On the other hand a Surge Arrester marked with UL and with ANSI / IEEE C62.11 is equipment which has been tested to afford protection against surge-related damage to secondary distribution wiring systems and/or to equipment connected thereto. The few models with this listing have been tested to see that they meet or exceed their published performance specifications which include passing the ANSI / IEEE C62.11 spec and, in a catastrophic failure mode, render themselves safe.

3.) Third, since the goal is to install a device that actually has been third party (UL) certified to protect wiring and connected equipment, the “surge suppressors” in step two would be eliminated. In reality there are a small number of specialized manufacturers who produce ANSI / IEEE C62.11 UL Listed Surge Arresters.

4.) Finally, compare the performance specs of the Arrester Listed models. Look at the Maximum Continuous Operating Voltage or “MCOV” and the initial clamping voltage. The higher the MCOV figure and the lower the initial clamping voltage the better, this is a good indication of quality in design and construction.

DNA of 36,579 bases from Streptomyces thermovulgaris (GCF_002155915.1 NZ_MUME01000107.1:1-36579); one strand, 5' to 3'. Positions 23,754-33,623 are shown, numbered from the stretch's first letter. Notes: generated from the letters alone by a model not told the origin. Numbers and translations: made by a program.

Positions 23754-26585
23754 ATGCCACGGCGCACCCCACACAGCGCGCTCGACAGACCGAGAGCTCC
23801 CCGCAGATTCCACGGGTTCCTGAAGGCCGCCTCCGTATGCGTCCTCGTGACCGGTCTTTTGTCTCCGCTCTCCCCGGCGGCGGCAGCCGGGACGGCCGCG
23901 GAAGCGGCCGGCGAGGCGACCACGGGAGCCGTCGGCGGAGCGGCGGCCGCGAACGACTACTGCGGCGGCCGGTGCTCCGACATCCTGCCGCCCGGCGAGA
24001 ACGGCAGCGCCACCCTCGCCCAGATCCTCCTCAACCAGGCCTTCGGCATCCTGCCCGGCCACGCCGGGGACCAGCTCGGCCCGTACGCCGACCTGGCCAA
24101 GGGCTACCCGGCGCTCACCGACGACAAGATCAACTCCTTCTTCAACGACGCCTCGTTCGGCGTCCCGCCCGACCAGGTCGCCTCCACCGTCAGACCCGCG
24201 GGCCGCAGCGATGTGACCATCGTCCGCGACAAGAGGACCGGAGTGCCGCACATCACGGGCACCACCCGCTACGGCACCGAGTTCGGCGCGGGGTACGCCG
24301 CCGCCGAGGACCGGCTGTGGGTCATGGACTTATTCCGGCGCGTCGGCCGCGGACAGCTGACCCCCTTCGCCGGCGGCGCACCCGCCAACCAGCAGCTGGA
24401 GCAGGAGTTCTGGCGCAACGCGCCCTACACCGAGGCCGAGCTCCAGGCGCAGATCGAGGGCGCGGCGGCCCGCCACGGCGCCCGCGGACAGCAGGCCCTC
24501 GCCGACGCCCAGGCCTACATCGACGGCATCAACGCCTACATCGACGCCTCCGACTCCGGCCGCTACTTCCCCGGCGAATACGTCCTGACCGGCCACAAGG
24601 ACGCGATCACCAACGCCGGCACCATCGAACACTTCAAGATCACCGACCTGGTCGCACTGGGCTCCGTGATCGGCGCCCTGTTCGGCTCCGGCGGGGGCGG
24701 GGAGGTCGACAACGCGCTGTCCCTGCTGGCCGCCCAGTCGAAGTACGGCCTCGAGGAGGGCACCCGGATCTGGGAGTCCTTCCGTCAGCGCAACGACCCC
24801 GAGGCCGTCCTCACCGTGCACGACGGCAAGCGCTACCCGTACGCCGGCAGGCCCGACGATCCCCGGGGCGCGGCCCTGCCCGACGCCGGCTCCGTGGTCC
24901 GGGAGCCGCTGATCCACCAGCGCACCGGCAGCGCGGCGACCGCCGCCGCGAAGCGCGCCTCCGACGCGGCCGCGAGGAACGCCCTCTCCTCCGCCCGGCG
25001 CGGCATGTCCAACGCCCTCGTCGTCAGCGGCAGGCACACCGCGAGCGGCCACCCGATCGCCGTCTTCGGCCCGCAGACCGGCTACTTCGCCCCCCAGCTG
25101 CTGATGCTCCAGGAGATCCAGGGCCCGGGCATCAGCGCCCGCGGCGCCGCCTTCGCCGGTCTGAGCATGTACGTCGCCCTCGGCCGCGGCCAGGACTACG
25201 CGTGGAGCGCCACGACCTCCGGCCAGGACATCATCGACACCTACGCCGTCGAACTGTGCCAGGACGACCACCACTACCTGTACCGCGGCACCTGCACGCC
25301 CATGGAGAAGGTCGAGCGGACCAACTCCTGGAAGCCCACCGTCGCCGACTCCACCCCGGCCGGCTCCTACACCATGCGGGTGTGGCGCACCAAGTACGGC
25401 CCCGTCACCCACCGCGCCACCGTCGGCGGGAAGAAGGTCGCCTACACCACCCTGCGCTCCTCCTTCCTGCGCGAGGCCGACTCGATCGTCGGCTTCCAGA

These steps will provide any buyer with fact based qualifiers in considering electrical power protection / power quality equipment. Actually UL Listed Surge Arresters are the equipment most people believe they are receiving when a “surge suppressor” (TVSS) device is installed but later become skeptical when it fails to improve power quality or protect their home and equipment.

Eventually there will be additional questions related to: maintenance, installation, electrical service size, components, application, etc. and here is where a call to the manufacturer or dealer of the Surge Arrester may be required.

Always keep in mind that in order to have quality low voltage (home automation, home theater, etc.) you must first have quality high voltage.

Ramon Esparolini is Vice President of RayMark Engineering an exclusive marketer and consultant of power quality devices for commercial, industrial and residential applications. Formerly Ramon Esparolini was Managing Director of USA operations for Klotz Digital, the worldwide leader in fiber optically based digital audio control, distribution, processing, and routing for the radio broadcast studio/control room industry. For more information contact Ramon Esparolini at RayMark Engineering in Atlanta at 770-281-8821.